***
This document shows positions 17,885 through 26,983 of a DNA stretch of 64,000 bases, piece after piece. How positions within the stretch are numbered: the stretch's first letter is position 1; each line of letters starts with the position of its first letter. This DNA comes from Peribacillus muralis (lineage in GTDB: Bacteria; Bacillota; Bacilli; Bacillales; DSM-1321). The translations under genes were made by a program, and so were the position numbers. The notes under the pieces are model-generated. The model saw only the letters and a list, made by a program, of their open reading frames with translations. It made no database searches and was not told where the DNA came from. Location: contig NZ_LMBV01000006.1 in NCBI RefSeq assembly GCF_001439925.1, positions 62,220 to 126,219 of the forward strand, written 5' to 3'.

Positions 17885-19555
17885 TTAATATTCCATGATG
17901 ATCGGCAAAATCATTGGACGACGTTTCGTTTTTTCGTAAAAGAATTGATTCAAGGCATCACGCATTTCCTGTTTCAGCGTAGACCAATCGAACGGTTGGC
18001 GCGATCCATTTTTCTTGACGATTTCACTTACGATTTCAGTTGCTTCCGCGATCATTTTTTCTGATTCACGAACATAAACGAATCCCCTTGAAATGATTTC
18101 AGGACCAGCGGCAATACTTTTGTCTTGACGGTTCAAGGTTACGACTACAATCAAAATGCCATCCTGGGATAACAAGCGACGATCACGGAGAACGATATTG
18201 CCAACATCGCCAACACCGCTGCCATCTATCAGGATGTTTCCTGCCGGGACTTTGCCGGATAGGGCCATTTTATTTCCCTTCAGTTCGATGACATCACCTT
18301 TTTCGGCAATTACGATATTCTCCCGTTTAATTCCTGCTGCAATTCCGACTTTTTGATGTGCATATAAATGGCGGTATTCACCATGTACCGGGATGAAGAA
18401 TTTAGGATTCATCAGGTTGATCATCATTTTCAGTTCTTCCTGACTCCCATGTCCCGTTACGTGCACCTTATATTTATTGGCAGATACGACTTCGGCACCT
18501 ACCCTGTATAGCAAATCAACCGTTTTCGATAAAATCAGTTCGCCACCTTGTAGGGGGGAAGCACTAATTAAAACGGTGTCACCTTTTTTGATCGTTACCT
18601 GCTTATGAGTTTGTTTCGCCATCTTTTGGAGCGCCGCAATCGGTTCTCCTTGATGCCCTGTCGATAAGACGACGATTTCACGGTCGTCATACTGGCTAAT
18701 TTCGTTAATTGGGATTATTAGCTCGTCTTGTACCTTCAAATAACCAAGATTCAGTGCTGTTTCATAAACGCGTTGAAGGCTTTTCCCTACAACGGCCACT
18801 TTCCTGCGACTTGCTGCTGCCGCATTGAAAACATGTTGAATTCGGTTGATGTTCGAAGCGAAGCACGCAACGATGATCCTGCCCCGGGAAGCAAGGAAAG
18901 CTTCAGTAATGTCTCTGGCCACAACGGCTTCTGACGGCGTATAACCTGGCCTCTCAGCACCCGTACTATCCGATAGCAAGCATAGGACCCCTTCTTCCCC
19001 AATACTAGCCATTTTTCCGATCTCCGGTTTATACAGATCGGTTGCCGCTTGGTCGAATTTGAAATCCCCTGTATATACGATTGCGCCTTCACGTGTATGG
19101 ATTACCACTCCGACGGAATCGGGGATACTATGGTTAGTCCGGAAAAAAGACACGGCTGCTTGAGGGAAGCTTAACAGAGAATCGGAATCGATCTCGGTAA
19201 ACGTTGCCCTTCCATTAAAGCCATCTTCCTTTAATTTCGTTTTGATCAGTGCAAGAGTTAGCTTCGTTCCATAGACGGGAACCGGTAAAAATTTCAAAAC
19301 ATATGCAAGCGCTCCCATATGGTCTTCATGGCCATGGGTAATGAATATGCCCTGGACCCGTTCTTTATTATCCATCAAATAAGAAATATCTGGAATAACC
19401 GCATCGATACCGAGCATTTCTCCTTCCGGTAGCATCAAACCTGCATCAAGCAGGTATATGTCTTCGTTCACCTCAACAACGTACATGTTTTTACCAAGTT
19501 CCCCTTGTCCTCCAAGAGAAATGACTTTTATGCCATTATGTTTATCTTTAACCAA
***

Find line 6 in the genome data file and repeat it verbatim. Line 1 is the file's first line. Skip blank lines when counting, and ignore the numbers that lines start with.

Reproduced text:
18101 AGGACCAGCGGCAATACTTTTGTCTTGACGGTTCAAGGTTACGACTACAATCAAAATGCCATCCTGGGATAACAAGCGACGATCACGGAGAACGATATTG